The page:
Take this collection, and make it your own by finding at least 5-10 more "space" objects and artifacts.
The collection allows students to investigate whether the Gilded Age was prosperous for everyone. By examining these images students will be able to decipher that not all people benefited during this time. They will be guided by the following supporting questions, 1) When was the Gilded Age and who coined that name?, 2) Why was there massive and rapid economic growth during this time?, 3) Did everyone benefit from the expansion of industrialization?
Joseph is the senator for Wisconsin who claimed there were communists working in the state department. Made numerous accusations and many believed him. J. Edgar Hoover is the head of the FBI from 1935 to 1972.
Tags: #NPGteach:Portrait;National Portrait Gallery;
a collection that gaves a glimpse about the basic aesthetic of the yearly 20's and 30's, the aesthetic of the modern century,luxurious, industrial and geometric.
These still pictures remind me of a motion picture. Which one? Click the question mark and take the quiz to see.
The purpose of this project to show my knowledge on 1920s - 1930s artifacts. To show my understanding of the most important artifacts and events of this era.
This collection serves as a preview for the third seminar session of the 2018 Smithsonian-Montgomery College Faculty Fellowship Program. This year's theme is “We the People: America’s Grand and Radical Experiment with Democracy.”
National Museum of American History curator Harry Rubenstein will take Fellows on a tour of the National Museum of American History’s new exhibition American Democracy: A Great Leap of Faith. He'll conclude with a special presentation of objects from the Political History collections.
"An Unnoticed Struggle: A Concise History of Asian American Civil Rights Issues" | Complementary Resources
This topical collection can be used as a complement to the Japanese American Citizens League (JACL) Resource, "An Unnoticed Struggle: A Concise History of Asian American Civil Rights Issues" (https://jacl.org/wordpress/wp-content/uploads/2015/01/Unnoticed-Struggle.pdf). Each section of this collection aligns with the historical events, impactful legislation and profiles of individuals outlined within the JACL's resource.
This collection can be used to support a deep dive into the featured topics and provides sources that will be helpful in answering compelling and supporting questions, taking into consideration multiple perspectives represented in the sources.
#EthnicStudies *This collection was created to support Unit 1: Precious Knowledge--Exploring notions of identity and community, Historical Foundations and Civil Rights of the Austin ISD Ethnic Studies Part A course.
This Smithsonian Learning Lab collection received Federal support from the Asian Pacific American Initiatives Pool, administered by the Smithsonian Asian Pacific American Center.
This collection details a photography and community engagement project that the Smithsonian Center for Learning and Digital Access did with educators from the National Portrait Gallery and the Fairfax County Family Literacy Program. It includes assets and resources designed to help teachers (art, English, social studies, and media technology), museum educators, and community-based informal learning educators recreate the program as is, or design their own, based on the specific needs of their classroom or learning community.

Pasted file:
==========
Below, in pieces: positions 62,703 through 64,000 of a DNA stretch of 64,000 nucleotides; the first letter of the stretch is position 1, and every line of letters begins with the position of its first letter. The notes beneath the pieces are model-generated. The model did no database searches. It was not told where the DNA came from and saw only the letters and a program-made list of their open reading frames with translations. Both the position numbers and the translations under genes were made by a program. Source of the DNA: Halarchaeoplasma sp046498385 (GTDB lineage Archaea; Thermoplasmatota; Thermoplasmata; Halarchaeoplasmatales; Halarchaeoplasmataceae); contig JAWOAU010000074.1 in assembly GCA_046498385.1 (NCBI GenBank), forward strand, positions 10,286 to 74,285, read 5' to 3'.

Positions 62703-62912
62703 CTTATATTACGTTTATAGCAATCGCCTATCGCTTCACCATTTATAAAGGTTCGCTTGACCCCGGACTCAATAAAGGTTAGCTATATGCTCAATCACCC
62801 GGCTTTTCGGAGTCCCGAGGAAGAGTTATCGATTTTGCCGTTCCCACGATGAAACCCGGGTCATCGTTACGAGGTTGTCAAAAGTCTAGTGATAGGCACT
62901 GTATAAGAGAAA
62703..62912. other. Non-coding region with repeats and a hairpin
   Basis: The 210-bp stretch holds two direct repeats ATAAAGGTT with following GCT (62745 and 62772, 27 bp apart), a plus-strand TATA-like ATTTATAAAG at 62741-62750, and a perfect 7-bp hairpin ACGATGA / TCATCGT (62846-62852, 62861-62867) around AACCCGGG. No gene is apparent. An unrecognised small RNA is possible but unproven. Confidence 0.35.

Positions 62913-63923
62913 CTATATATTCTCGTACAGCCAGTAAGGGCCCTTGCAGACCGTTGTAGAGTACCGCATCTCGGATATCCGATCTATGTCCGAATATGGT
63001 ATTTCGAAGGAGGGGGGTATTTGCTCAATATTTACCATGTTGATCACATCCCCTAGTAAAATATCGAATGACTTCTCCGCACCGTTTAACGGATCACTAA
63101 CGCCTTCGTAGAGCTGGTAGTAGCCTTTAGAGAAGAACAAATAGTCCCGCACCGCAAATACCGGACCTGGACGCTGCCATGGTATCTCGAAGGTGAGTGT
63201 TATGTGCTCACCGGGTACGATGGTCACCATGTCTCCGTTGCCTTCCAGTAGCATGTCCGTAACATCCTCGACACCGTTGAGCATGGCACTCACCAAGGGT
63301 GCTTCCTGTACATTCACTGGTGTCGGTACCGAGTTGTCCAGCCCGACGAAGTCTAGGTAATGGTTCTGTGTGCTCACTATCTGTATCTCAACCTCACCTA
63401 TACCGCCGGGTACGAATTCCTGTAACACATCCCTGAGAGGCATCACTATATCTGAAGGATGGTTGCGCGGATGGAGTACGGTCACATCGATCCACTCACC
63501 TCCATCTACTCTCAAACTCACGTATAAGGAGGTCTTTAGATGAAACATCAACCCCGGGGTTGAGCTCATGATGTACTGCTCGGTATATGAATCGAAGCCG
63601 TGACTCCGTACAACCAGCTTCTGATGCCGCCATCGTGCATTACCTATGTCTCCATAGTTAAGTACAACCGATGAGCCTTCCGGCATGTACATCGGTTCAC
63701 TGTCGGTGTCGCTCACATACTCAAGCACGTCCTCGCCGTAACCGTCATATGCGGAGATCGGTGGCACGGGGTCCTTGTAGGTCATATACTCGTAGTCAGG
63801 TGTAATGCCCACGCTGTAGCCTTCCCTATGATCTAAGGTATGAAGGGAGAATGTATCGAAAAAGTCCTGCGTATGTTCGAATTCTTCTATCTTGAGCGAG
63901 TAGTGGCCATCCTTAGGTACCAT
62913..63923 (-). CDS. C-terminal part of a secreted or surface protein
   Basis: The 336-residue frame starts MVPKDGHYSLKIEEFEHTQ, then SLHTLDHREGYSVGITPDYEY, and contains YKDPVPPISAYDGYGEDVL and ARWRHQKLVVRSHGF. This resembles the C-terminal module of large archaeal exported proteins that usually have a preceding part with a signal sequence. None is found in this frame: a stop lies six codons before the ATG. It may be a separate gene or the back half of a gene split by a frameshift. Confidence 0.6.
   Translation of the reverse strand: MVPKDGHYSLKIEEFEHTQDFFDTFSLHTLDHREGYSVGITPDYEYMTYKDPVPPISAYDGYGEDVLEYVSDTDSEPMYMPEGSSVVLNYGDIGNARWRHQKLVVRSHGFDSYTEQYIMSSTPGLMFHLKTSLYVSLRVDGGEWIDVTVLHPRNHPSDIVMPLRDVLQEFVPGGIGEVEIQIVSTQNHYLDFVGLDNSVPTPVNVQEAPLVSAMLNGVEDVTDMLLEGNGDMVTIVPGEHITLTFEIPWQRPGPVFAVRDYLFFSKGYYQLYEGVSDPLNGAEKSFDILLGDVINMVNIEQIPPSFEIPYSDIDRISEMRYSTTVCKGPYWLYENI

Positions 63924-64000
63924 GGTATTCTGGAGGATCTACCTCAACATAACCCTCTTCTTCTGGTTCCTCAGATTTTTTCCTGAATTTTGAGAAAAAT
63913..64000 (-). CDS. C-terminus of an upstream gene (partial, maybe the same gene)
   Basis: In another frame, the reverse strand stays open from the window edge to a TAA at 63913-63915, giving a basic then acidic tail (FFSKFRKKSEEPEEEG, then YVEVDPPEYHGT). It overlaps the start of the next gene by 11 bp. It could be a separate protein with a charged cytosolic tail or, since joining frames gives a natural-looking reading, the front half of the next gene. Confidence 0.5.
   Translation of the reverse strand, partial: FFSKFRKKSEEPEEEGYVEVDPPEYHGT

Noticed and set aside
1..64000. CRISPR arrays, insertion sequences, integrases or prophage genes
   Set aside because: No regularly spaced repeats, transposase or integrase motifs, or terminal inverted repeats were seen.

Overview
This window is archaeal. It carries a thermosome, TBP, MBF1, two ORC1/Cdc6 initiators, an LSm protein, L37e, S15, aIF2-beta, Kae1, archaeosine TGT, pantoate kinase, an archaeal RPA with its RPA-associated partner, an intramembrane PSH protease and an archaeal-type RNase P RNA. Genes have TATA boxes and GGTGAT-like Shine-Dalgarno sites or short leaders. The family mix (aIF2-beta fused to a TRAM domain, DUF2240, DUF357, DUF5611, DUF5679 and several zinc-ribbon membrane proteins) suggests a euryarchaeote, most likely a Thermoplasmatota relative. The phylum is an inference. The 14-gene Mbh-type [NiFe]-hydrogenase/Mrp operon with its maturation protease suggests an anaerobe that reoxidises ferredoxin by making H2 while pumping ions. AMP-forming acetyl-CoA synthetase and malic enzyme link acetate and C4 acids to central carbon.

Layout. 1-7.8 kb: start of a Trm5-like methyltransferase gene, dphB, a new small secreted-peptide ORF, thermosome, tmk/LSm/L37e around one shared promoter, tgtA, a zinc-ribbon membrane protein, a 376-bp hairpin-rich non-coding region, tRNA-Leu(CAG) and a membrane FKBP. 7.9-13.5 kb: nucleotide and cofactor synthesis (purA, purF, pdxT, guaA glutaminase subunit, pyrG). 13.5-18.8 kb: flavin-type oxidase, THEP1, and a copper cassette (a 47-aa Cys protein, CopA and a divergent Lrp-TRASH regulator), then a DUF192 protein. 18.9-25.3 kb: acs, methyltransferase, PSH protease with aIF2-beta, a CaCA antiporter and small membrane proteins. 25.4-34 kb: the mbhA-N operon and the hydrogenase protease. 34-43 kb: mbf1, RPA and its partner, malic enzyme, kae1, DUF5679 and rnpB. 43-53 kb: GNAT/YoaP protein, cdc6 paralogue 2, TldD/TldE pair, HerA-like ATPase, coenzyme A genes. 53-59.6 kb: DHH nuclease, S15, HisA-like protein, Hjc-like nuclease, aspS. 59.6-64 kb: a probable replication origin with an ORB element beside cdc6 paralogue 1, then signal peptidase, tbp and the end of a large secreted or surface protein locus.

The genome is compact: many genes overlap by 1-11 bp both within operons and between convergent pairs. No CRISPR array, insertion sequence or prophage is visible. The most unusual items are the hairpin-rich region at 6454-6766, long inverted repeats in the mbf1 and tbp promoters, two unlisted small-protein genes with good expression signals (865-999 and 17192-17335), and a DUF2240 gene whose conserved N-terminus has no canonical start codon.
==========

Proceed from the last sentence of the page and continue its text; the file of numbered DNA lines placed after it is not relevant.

For our project, pairs of native Spanish speaking immigrant moms and their middle school children did a five-day (15 hours total) training session at their school and at the Smithsonian Portrait Gallery. They learned about Dolores Huerta, portraiture, and photojournalism through the exhibition, "One Life: Dolores Huerta." Participants took portraits of themselves, critiqued each other's work, and created photo exhibitions about their communities and important issues, that were displayed at the Hispanic Heritage Month Family Day at the National Portrait Gallery.
Dolores Huerta, the "co-architect" of the American Farm Workers Movement and mother to eleven children, proved to be a huge inspiration to the participants. Before the workshop, 33 percent of the parents and none of the children saw themselves as able to make change in their community; after the workshop, 100 percent of parents and children reported seeing themselves as able to make change in their community. In addition, 100 percent of the mothers and 80 percent of the children reported that they believed they had increased their artistic skills.
This collection supports Units 2 (What is the History - Civil Rights Movements) and 3 (Critical Geography and Current Issues) of the Austin ISD Ethnic Studies Part A course, and Unit 3 (Local History and Current Issues) of the Austin ISD Ethnic Studies Part B course. "What would you advocate for to beneficially change your community? How can you advocate to create change within your community?" "How do you understand the concept of community advocacy? What is needed for an individual to cultivate personal change?"